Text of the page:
Shark Fishing Is Now Banned in Hawaiian Waters
The Aloha State is now the only one in the nation where shark fishing is illegal
As of Jan. 1, it is no longer legal to fish for sharks in Hawaiian waters. The new legislation that was signed into law last June and that went into effect at the start of this year makes it illegal to knowingly capture, entangle, or kill any species of shark in state marine waters.
The legislation, HB 533, was one of nine bills aimed at protecting aquatic resources that Gov. David Ige signed into law on World Oceans Day last year. It makes Hawaii the first state in the U.S. to ban shark fishing, and it is the latest example of the Aloha State’s efforts to protect the apex predators. Hawaii was also the first state in the U.S. to ban the possession, sale, trade, and distribution of shark fins in 2010; 13 states and three territories have since followed suit.
“We are well aware of how important sharks are to maintain healthy marine ecosystems,” said Brian Neilson, administrator of the Division of Aquatic Resources in Hawaii’s Department of Land and Natural Resources. “We also recognize their importance in native Hawaiian cultural practices and beliefs.”
Violating the law is a misdemeanor offense, and offenders will be fined $500 for a first offense, $2,000 for a second offense, and $10,000 for a third and any subsequent offenses. Additional penalties include the potential seizure and forfeiture of a violator’s commercial marine license, vessel, and fishing equipment, along with administrative fines of no more than $10,000 for each shark captured or entangled, whether alive or dead.
The law does allow for some exceptions and it will not apply to:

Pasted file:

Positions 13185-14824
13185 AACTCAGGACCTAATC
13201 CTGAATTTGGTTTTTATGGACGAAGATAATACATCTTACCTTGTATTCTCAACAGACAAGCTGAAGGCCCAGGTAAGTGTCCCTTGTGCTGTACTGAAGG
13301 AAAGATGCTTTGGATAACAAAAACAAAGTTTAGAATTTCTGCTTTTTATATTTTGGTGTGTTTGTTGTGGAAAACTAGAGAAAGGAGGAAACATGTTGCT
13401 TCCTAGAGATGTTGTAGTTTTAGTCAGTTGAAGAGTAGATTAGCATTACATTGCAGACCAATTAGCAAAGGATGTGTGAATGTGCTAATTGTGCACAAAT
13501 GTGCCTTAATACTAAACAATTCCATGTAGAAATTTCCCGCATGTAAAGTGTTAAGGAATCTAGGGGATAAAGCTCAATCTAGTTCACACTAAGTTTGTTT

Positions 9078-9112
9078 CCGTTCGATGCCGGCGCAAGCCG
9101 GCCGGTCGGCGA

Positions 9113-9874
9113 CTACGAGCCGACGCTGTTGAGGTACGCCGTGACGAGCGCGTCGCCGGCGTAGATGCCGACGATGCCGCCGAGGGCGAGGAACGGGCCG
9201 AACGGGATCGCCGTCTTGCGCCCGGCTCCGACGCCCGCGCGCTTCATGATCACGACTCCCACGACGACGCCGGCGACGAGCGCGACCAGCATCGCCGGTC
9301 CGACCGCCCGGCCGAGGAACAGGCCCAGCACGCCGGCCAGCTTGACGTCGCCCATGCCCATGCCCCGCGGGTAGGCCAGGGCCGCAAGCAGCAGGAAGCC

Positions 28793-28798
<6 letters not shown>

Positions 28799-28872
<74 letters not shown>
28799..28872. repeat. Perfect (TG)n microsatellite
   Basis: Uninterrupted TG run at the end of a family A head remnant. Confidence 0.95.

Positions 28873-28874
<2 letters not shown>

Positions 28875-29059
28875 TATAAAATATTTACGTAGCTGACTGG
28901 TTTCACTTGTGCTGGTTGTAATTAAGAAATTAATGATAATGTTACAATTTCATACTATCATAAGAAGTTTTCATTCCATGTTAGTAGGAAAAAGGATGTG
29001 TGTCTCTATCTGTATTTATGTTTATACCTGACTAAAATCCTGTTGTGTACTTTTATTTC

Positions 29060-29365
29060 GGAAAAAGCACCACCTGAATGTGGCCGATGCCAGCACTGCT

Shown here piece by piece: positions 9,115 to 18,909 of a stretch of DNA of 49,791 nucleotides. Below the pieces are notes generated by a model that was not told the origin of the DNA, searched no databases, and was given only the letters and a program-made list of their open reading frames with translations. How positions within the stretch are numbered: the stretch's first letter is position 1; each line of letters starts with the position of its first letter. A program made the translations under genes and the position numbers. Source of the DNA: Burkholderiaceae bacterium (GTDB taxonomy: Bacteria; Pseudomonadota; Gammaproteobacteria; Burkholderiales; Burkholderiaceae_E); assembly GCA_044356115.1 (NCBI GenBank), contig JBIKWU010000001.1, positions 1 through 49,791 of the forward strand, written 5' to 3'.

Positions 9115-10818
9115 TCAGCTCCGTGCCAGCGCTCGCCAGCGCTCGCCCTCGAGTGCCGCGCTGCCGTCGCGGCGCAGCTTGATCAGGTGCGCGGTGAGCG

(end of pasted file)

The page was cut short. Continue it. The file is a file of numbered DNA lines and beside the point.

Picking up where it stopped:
- People with special activity permits issued by DLNR
- Shark fishing for public safety purposes as authorized or conducted by DLNR
- Sharks taken outside of state marine waters with proper documentation
- Sharks captured, entangled, or killed for self-defense or the defense of another
- Sharks captured or killed according to a permit issued by DLNR
Neilson also clarified that “while the shark fishing ban goes into effect on New Year’s Day, we still have work to do before it’s fully implemented.” That work includes establishing regulations that would limit the use of gill nets and other disputed commercial fishing gear from areas identified as shark nursery habitats.
Another sticking point is legal sport fishing, as the state will have to ensure that anglers aren’t penalized for accidentally hooking into sharks while fishing for other blue water species such as tuna, wahoo, and marlin. The DLNR pointed directly to this common occurrence in its recent announcement of the legislation:
“It is recommended that people avoid fishing in areas known to be frequented by sharks, especially pupping areas, and use barbless circle hooks. If a shark is caught accidentally from a boat, avoid bringing it onto the vessel whenever possible. To release it, cut the line as safely as possible close to the shark’s mouth.”